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Duty of candour will overburden GPs, says BMA

A statutory duty of candour in Scotland could create ‘significant amounts of unfunded work’ for GPs and ‘divert them away from core activities’, the BMA has told MSPs on the health and sport committee.

The BMA argues that GPs may have to spend excessive time on form filling and dealing with the admin in the aftermath of a patient complaint, when procedures already exist for this.

The Scottish Government is planning to introduce a statutory duty of candour via the Health (Scotland) Bill.

This would bring a legal requirement for health and social care professionals in Scotland to inform people and/or their families when they have been accidentally harmed as a result of treatment.

Written evidence has been submitted on the issue by the BMA for consideration at a health and sport committee meeting today.

It states: ‘Particular consideration should be given to the impact of this proposed duty on individual GP practices where the additional workload and requirements set out in a statutory duty of candour would have a disproportionate effect on individual practices and could create significant levels of unfunded work which would divert GPs and their staff away from their core clinical activities.

‘We would welcome the opportunity to consider a comprehensive analysis of the expected impact of the introduction of this new duty in terms of administrative resource and time burden against the expected gain for patients, over and above the existing provisions already in place to protect patients and healthcare professionals.’

Another section says: ‘In general practice, appropriate resourcing for staff training and implementation would need to be identified and agreed prior to the introduction of a statutory organisational duty of candour.’

The Scottish Government undertook a public consultation between October 2014 and January 2015 on proposals to introduce a statutory duty of candour. An analysis of the responses showed that about 80% of respondents agreed that legislation should be put in place.

A statutory duty of candour for the NHS in England was introduced in November last year. Last January former Northern Ireland health minister Jim Wells announced plans for a similar duty in Northern Ireland, while the Welsh Government set out proposals in July. 

Readers' comments (8)

  • Totally agree with this approach.

    There is no longer any space/ time in General Practice to take on duties, regardless of how important they are.

    If new workload in introduced there needs to be a realistic look at which parts of the workload can be scrapped to accommodate it.

    Making something a duty has the same implications on workload as making something part of a contract or enhanced service.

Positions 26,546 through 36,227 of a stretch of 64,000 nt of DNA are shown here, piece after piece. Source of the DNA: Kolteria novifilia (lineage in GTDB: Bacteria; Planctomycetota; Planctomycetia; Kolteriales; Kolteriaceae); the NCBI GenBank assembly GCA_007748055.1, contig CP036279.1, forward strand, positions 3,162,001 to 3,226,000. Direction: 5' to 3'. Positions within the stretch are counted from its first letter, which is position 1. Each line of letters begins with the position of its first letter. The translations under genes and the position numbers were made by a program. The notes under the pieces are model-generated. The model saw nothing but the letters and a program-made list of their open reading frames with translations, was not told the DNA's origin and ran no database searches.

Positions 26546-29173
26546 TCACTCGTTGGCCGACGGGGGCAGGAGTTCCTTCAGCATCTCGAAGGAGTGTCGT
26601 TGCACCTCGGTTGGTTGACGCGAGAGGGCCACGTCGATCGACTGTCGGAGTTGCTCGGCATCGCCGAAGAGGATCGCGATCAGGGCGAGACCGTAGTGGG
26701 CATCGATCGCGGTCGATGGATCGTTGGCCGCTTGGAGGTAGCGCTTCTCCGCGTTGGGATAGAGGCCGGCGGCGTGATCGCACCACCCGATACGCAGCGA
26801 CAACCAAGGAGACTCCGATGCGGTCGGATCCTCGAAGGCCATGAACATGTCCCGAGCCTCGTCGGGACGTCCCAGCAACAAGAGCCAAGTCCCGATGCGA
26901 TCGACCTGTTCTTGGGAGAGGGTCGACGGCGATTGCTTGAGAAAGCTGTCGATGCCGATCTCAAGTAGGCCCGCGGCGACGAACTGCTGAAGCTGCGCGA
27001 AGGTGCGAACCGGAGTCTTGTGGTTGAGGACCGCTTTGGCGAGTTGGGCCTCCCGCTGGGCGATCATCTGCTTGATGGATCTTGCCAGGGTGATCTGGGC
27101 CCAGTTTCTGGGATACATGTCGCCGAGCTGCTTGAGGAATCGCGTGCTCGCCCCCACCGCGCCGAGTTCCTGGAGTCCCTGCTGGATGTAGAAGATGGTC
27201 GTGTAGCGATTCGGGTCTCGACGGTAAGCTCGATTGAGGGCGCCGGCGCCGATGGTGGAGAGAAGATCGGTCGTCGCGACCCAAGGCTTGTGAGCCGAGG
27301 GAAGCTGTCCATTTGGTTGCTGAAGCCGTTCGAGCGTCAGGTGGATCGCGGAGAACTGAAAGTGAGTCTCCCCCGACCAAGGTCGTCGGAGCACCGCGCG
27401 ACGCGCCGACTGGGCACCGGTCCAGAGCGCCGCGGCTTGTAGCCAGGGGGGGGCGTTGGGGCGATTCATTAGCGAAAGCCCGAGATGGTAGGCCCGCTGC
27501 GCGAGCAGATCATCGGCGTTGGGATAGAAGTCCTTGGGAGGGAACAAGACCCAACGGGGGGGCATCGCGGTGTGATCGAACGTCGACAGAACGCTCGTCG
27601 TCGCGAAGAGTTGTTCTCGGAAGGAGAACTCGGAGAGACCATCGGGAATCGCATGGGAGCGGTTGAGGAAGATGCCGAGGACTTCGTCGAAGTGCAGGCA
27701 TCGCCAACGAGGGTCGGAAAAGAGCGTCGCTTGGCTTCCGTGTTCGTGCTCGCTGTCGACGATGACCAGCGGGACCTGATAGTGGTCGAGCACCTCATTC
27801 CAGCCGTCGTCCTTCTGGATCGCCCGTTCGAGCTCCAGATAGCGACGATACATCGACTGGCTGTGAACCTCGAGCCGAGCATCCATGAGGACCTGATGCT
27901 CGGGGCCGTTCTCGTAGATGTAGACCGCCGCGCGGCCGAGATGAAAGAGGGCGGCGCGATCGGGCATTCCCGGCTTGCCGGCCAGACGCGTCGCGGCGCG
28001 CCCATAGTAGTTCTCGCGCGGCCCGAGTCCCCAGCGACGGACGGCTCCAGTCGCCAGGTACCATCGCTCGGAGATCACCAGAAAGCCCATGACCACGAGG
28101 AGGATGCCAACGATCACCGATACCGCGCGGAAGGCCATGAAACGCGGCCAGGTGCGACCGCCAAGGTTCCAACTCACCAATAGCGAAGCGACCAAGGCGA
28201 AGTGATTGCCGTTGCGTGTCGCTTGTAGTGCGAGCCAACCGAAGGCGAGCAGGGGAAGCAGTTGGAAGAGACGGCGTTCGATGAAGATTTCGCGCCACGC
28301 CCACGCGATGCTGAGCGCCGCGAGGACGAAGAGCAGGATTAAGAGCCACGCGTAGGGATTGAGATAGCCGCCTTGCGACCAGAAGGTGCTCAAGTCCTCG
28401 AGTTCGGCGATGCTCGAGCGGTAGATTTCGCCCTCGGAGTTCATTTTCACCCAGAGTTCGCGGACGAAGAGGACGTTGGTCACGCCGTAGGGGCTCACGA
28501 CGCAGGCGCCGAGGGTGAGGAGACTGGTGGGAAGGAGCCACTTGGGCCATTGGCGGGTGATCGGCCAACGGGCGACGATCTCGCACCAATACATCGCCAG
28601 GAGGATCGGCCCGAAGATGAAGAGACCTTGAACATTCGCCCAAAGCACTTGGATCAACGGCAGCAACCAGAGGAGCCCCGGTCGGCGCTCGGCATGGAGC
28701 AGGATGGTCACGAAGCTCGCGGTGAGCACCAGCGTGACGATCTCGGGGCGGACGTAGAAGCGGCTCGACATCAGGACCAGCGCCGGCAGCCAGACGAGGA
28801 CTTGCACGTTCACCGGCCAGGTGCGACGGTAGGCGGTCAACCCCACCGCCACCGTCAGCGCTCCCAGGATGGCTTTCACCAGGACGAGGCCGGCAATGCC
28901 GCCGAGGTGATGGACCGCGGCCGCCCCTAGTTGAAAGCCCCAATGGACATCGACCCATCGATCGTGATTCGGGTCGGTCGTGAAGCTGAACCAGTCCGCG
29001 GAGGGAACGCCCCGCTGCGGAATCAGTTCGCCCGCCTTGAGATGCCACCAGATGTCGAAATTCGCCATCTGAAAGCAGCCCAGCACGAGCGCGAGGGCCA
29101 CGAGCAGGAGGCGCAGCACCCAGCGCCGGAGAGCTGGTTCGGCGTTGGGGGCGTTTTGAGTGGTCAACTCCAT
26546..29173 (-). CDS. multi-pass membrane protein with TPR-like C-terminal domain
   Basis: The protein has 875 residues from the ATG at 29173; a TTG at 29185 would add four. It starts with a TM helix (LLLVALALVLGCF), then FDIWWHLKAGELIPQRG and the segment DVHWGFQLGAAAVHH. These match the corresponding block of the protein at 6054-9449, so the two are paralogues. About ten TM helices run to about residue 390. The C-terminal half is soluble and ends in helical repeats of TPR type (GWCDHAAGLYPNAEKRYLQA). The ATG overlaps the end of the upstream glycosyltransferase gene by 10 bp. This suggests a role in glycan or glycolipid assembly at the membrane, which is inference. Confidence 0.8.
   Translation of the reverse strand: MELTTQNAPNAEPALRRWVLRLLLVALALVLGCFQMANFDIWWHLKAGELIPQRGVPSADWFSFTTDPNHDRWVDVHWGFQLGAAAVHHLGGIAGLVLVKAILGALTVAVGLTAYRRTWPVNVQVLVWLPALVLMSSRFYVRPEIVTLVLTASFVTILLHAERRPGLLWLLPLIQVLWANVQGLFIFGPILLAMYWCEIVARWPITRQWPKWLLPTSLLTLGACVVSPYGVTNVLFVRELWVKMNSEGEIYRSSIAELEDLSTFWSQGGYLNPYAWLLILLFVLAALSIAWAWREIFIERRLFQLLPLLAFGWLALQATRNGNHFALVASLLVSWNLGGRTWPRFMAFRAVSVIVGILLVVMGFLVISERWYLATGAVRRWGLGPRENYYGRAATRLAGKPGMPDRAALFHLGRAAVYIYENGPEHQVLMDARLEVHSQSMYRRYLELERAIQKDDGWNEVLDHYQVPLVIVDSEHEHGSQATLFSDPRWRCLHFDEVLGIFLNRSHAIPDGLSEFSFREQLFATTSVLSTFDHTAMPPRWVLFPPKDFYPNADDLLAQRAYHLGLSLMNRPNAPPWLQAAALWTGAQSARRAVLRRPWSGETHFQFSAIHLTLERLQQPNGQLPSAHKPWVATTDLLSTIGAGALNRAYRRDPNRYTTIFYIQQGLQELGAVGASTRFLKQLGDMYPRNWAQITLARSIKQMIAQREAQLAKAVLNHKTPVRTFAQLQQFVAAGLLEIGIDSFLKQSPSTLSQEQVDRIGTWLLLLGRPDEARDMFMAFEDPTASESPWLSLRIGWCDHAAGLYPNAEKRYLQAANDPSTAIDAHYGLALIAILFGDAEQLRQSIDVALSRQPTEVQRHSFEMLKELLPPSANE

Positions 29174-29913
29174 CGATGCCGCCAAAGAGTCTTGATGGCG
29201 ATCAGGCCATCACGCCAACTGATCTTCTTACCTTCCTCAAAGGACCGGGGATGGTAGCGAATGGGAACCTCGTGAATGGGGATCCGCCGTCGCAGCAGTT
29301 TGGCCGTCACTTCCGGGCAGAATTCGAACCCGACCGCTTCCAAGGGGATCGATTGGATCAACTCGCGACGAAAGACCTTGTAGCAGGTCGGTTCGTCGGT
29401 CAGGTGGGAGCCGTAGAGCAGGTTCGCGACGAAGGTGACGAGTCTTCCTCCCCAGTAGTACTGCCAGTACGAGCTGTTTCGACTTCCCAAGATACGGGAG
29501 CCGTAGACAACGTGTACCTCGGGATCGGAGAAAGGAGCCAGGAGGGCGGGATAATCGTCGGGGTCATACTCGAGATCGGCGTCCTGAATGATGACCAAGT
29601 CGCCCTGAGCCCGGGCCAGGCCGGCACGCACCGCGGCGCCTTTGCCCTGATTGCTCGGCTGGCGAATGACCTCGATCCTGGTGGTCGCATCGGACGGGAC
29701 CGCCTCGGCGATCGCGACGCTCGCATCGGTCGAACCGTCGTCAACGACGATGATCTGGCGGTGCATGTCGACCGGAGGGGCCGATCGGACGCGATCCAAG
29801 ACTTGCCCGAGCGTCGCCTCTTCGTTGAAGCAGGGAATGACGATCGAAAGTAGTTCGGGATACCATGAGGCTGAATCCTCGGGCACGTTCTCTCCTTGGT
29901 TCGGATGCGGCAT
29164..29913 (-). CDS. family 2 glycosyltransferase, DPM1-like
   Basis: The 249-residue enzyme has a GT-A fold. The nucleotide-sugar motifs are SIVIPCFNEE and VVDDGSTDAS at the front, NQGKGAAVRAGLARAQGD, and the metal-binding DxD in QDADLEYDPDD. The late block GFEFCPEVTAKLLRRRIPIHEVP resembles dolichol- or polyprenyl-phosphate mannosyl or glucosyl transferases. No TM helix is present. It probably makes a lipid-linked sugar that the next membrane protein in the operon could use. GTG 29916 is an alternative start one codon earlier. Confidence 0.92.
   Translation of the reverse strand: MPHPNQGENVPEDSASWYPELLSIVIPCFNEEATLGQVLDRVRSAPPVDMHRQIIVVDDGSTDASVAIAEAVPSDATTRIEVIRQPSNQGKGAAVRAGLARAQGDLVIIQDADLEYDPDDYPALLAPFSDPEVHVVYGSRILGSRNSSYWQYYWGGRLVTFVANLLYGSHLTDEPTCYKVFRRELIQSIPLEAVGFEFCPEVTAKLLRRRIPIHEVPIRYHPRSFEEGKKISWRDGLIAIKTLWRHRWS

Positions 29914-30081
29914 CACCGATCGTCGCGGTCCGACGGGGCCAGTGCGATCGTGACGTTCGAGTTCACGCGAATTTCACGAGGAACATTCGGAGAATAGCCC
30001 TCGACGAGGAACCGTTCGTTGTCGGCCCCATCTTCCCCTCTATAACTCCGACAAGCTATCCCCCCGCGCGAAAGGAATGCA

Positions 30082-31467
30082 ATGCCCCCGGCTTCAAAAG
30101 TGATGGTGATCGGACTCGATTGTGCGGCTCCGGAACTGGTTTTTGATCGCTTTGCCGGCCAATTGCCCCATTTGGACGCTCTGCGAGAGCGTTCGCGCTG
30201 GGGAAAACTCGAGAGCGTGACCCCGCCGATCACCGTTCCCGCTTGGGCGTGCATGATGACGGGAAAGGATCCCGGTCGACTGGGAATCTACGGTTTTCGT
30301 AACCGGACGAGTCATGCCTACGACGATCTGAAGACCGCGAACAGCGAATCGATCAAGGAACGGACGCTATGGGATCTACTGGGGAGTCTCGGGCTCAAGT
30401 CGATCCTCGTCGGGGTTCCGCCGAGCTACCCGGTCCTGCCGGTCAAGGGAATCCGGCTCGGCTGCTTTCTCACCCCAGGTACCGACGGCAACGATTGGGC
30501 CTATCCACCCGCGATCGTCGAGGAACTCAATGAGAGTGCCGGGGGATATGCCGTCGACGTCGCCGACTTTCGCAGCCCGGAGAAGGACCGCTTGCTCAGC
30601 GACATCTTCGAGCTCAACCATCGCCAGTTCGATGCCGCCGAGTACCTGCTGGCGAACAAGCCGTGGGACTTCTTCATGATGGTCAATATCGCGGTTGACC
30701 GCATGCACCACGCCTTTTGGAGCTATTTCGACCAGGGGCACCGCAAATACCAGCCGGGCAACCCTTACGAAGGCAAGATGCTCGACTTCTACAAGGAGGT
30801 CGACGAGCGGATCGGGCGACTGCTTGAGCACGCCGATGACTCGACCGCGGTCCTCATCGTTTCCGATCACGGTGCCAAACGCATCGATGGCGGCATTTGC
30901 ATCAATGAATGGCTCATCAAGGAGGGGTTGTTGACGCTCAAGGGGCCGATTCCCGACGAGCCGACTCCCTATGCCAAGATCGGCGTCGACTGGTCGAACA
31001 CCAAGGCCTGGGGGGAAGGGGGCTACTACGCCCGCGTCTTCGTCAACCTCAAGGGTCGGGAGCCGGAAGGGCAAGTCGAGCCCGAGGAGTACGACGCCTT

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  • I raised concerns about the potential misdiagnoses of dementia with my former employers, NHS Forth Valley. I did so by following the appropriate line management system.

    Initially I had some support. However this did not last.

    For raising concerns (duty of candour) I suffered hugely. So did my family. I was mischaracterised by senior colleagues, isolated and bullied. I eventually resigned.

    "Duty of candour" sounds the right thing. But we must be careful as it could end the career of well-respeceted, dedicated doctors who only wish to put patients first.

    Dr Peter J Gordon
    Consultant Psychiatrist for Older Adults

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  • I agree with Dr Gordon.It sound very good on paper.when it comes to implementing new doctors are being bullied.this is just hypocrisy.where is the investment needed to improve General Practice.!!!,

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  • Vinci Ho

    Politically correct diplomacy Vs Dangerously flawed hypocrisy

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  • Can only work if there were criminal sanctions against people such as managers and those in deaneries who lie, cover up and victimise and target whistle blowers and trainees. Legislation is needed which is similar to that which exists in the US.

    Health managers also need a regulatory body. At present they lack accountability.

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  • So let me get this right....
    The government wants all Doctors to be legally forced to be candid ...
    But when over 200,00 health workers speak candidly about the competance of Jeremy Hunt they are effectively ignored by this issue not being debated in parliament.
    So do they want GP's to be candid in some areas but not others? Are there going to be guidelines for this in any future legislation?????

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  • Peter j Gordon---dude amigo colleague ..sadly bullies all work together they know each other and if as a medic you go against the grain you will be ...flunked

    Sorry for what happened but to deal with bullies it's school boy rules I am lead to believe always works ..the worst case scenario you have you head held up high and you walk strong .....

    Good luck

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  • My experience is that senior civil servants can get away with almost anything. There seems to be almost no accountability here.

    "Duty of candour" should apply to civil servants as well as managers, and healthcare workers

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